Through her own music, REZZ has widened a sonic space where creative forces can continue to push the envelope in their own creative capacity. To a degree, REZZ’s envelope-pushing M.O. has aided in the present trickle down of underground music into the mainstream light. In both her alignment with underground pioneers and maintsage appeal, REZZ has aided a new generation of electronic music fans on their potential journeys to underground au courant. At the very least, she’s uncovered the lesser known, both stood behind and brought up the independent artists — which is encapsulated most recently in her collaborations with knodis and Kotek on her debut LP, Mass Manipulation. REZZ has also elevated the experimentally inclined that results in a healthy attempt to wreak havoc on the mundane. Surely, her music has driven many to explore what lies beneath the surface of popular post-EDM, but it has concurrently challenged its listeners to examine the very boundaries between the separate sects of EDM and dance music entirely.

Seminal tracks like “Edge,” “Voice In The Wall,” and “Purple Gusher” are some of REZZ’s most well-known tracks, all released in 2016. These solidified the notion that REZZ was truly finding her production footing in 2015. After an appearance on DA‘s 25 Artists to Watch list for 2016, REZZ was duly named our Breakout Artist of the Year one year later. Over the course of 2017 Rezazadeh has only continued to polish her authoritative skills and justify her selection.

If 2016 was the year REZZ defined her signature sound, 2017 marked her ascension into superstardom.

She spent the year honing in on her image, toured the entirety of the fall as a bruising headliner, announced she would be pivoting entirely towards nighttime shows in the following year to enhance the experience, and in turn, established a well-rounded, distinguishable decorum.

As REZZ took her dark, foreboding ouevre across the world this year, she stunned in her meticulous attention to detail, even going so far as to heed fans about watching the videos of her shows online, so even those who missed on the opportunity to experience her sets live could be mesmerized for themselves.

REZZ also elongated her artistic vision in 2017, in a capacity that was internalized for some time. She extended her artistic body of work with a visceral 60-page comic book co-created alongside Luis Colindres, a the Chicago-based graphic designer behind the Mass Manipulation album art and who has worked alongside Rezazadeh since her Something Wrong Here days.

REZZ has announced that she will be slowing down her touring in 2018, and despite her previously announced shows at Holy Ship!, Buku Music + Art Project, Bassnectar’s Chicago-based Spring Gathering, and a few other jaunts, it’s likely that she’ll be laying off on the more direct hypnotism of the masses. Still, even with a reduced schedule on the road, there are no doubts REZZ will continue her momentum into superstardom.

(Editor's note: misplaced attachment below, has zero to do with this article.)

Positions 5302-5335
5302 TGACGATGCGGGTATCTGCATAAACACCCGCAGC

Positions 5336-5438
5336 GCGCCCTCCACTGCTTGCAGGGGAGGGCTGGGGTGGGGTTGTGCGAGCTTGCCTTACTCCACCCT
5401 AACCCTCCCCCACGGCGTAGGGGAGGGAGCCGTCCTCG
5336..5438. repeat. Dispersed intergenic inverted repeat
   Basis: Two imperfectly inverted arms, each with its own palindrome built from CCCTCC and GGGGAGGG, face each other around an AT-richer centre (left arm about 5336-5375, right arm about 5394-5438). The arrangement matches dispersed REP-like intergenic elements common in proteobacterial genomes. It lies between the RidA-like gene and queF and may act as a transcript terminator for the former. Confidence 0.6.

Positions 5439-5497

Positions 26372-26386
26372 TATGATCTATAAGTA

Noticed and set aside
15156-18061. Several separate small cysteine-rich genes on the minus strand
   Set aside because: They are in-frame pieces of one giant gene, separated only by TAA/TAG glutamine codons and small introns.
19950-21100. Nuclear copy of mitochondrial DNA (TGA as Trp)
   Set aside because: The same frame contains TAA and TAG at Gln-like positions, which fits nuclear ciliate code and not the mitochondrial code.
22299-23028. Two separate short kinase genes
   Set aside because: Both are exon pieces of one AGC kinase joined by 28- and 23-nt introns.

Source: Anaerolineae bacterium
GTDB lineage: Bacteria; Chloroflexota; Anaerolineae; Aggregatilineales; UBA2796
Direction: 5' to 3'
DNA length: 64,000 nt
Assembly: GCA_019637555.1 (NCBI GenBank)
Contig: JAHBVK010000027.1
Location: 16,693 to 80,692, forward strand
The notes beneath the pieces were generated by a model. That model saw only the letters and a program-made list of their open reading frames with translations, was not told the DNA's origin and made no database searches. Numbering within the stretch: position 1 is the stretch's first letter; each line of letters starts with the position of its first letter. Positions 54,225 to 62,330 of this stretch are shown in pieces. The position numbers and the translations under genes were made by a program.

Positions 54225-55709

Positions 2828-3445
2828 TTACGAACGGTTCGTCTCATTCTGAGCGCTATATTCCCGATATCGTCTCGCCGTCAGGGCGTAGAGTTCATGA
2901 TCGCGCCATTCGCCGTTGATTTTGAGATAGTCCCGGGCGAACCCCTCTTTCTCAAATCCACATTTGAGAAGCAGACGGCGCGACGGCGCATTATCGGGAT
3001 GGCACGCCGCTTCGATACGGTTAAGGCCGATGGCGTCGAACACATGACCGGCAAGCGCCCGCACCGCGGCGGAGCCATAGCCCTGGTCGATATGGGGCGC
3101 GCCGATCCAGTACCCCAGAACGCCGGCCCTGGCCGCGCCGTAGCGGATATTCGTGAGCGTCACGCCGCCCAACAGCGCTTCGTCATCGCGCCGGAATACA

Grace Fleisher


Virtual Self


Porter Robinson‘s ability to reinvent himself at will is a testament to his storied success within the electronic music sphere. In addition to performing stellar solo DJ sets at festivals around the world, the mercurial producer moved into the year by embarking on the Shelter world tour with Madeon, which spanned North America before a few extraordinary dates in London, Amsterdam, Paris, Tokyo, Brisbane, Sydney, and Melbourne. The duo concluded the immersive tour with two back-to-back performances at Coachella, occupying the coveted sundown slot before Lorde and Kendrick Lamar. The Shelter tour’s impact on electronic music created waves, and was solidified as one of the most memorable live performances in EDM’s nascent history.

In the wake of the gargantuan Shelter tour, Robinson forsook his expansive, outwardly turned production and, not for the first time turned a 180, experimenting with a more introspective sound that birthed his alter ego Virtual Self. On the eponymous debut EP, Robinson created a unique sonic landscape in which computer era — the EP would fit perfectly as a soundtrack for video game from the 90s — is used as a basis to explore motifs and existential despair that establish an otherworldly narrative. Virtual Self utilizes psytrance, deep house, and computer-futura influences in order to evoke emotional purgation in the listener. Everything from the mysterious marketing behind the project to its expansive live debut is an off-kilter dive into the unknown.

Porter Robinson’s dive into the virtual abyss known as Virtual Self is one of the most audacious efforts for one of electronic music’s biggest stars recent years, and becomes even more audacious when one remembers that fans had been clamoring for new music from the producer since the release of his seminal LP, WorldsIt’s a testament to Robinson’s prodigious talent that by utterly subverting his fans’ expectations that he managed to give them exactly what they wanted.

John Flynn




The years 2016 and 2017 have functioned synergically for Daniel Goldstein, the Anjunadeep prodigy and Pete Tong-distinguished Future Star who goes by the moniker Lane 8. 2016 would serve as the foundation for a major shift for the Denver-based artist as he established This Never Happened imprint, the label’s foundation followed by the concert series of the same name that derived its immersive nature from its restriction of cell phone use during performances.